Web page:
Pickleball play has been banned from Niagara-on-the-Lake's six outdoor courts in Virgil.
A court in Welland ruled on Wednesday that the Town of Niagara-on-the-Lake and the NOTL Pickleball Club violated the town’s noise bylaw by allowing pickleball games on six courts in Centennial Sports Park.
Lambert’s Walk resident Oana Scafesi complained about noise from the courts and took the town and the club to court when there was no resolution to her concerns.
“The town and the club permitted noise which disturbs the quiet, peace, rest and enjoyment of the inhabitants of the town,” Justice of the Peace Mary Shelley said in her provincial offences court ruling convicting both parties.
Shelley ordered the pickleball club and the town to each pay a fine of $1,000.
Noting that Scafesi was more concerned with relief from the sound of pickleball rather than financial penalties, Shelley also ordered the courts not be used for two years.
“The defendant shall not commit the same offence or any related or similar offence in this case by permitting pickleball play … outside on the courts of Centennial Sports Park in Virgil,” said Shelley. “The period of probation will be for two years.”
That means the courts are effectively shut down for any resident to use, whether they are a member of the club or a private individual.
Lawyer Ian Langden, who represented the pickleball club in the case, unsuccessfully asked Shelley to levy a lower fine for the club, stating the club only has $2,000 in its bank account.
“To lose 50 per cent of its revenue in a fine will devastate the club financially and it will find itself in a position that it will struggle to pay the fine and to overcome that financial penalty,” Langden said.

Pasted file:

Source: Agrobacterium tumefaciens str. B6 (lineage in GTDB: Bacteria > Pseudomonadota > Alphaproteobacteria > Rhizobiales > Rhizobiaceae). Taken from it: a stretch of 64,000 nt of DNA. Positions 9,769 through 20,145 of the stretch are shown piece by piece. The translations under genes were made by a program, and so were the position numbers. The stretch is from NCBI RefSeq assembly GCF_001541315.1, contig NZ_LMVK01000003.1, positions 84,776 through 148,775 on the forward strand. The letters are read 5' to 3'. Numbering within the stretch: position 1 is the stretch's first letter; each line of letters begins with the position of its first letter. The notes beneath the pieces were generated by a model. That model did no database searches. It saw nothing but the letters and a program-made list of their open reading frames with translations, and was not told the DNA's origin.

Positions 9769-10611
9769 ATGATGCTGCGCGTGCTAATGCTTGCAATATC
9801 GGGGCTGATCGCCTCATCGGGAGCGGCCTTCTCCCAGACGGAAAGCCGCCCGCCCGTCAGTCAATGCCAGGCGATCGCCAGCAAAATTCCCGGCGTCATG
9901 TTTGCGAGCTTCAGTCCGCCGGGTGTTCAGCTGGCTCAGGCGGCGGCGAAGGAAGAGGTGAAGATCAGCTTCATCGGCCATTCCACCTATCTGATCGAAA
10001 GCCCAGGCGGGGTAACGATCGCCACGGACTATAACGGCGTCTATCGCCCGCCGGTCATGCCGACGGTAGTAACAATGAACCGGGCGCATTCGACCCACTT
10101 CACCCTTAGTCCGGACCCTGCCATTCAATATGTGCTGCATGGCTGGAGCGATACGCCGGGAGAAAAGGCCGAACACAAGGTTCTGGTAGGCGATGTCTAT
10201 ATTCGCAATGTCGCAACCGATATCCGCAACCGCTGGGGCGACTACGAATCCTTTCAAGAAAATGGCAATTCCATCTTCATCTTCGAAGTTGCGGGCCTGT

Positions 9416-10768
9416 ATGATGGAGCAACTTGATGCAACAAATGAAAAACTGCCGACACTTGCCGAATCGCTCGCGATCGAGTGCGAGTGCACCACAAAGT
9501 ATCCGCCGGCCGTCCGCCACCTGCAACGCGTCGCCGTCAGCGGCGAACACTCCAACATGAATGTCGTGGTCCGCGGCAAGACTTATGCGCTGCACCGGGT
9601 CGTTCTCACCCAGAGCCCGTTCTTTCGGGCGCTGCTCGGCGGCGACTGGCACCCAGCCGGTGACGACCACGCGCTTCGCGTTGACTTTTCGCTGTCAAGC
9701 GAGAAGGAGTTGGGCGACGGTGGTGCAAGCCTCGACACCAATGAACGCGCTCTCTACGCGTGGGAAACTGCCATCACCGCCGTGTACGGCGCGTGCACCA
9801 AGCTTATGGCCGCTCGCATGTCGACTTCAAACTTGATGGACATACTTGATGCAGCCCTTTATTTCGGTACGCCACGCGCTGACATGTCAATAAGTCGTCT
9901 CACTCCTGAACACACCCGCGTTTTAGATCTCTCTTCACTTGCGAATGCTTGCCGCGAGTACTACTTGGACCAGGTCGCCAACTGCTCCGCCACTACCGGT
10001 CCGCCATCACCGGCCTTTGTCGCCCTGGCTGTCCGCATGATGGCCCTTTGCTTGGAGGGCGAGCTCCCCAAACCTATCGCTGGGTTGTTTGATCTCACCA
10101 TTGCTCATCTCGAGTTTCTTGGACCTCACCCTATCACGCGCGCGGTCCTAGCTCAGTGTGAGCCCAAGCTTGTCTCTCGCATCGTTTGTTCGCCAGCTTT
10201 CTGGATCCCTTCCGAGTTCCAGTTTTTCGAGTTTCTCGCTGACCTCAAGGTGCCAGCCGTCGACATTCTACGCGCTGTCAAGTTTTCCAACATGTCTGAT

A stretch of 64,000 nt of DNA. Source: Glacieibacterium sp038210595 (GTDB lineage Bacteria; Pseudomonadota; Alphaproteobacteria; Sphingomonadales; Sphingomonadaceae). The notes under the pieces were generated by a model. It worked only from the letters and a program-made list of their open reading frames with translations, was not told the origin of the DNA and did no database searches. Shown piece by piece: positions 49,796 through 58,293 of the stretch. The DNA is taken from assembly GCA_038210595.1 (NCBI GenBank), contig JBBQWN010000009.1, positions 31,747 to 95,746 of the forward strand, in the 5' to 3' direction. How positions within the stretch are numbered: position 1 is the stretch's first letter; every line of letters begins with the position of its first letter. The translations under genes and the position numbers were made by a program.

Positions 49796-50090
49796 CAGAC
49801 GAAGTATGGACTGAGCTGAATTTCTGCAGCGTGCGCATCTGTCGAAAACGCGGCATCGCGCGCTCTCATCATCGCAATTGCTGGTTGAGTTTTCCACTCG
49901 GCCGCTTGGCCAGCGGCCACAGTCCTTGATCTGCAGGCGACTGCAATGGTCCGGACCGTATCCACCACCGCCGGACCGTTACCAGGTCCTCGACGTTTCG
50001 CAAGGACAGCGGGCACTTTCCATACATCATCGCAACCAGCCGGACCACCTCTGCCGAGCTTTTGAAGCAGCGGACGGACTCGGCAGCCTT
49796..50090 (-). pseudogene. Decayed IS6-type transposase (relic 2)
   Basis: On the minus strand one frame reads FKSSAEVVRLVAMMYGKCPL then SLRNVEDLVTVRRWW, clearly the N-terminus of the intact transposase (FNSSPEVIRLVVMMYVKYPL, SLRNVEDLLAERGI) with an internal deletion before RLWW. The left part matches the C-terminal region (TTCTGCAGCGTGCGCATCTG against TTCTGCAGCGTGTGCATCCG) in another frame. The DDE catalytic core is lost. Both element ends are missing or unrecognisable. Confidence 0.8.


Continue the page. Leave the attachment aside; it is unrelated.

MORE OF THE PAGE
In an email to the Lake Report, John Hindle, president of the NOTL Pickleball Club, said club members were “in shock” at the outcome.
“We will now be looking into what subsequent actions need to be taken. Regretfully, any other comment would likely not be printable,” he said in an email to The Lake Report.
Hindle said more than losing the case, he is upset that the hundreds of people who use the courts will suffer because the ruling favoured Scafesi.
“On a strictly personal note, and not speaking on behalf of the club, my level of frustration and sadness is severely deep, that so many people’s lives, their physical and emotional well-being, their search for a healthy active lifestyle, will be so negatively impacted by this decision,” Hindle said.
After a request from Langden, the judge gave the club a year to pay the fine. Terrence Hill, who was representing the town, said the town’s fine would be paid within 30 days.
Throughout her ruling, Shelley made it clear that she is enforcing the town’s own bylaw and that its wording was very much an important part of the verdict.
“The bylaw itself is subjective. It reads, ‘No person shall make, cause or permit sound or vibration at any time, which is likely to disturb the quiet, peace, rest, enjoyment or comfort of inhabitants of the town,’ ” Shelley said.
“It was open to the town to enact a noise bylaw that was objective and quantifiable, not perfect, but within reason. It’s for all of these reasons that I find (the club and town guilty of breaking the noise bylaw).”
Shelley referred to the installation of a windscreen and the town reducing the hours of play on the courts as “meagre” sound-mitigating actions.
At one point, Hill said there is a motion going before town council next week to update the noise bylaw to permit the sound of recreational activities at parks even if they breach the noise bylaw.
“Municipalities changing bylaws is nothing that concerns the court until, and if, it comes before the court,” Shelley said.
Shelley said she would consider changing the length of time of the probation if the case came back before her.
“But there’s going to have to be extensive submissions on that point,” she said.
Hill cautioned that reaching this verdict could mean the broadness of the bylaw, which prohibits any noise that disturbs a resident, could snowball into absurd cases.
For that reason, Shelley said she specifically referred in her decision to the courts at the sports park only.
In her ruling, Shelley declared the town and the club were partners in the case, although she also said “it’s clear from all the evidence that the two parties didn’t equally contribute financially.”
Evan Saunders is a Local Journalism Initiative reporter at The Lake Report. The Local Journalism Initiative is funded by the Government of Canada.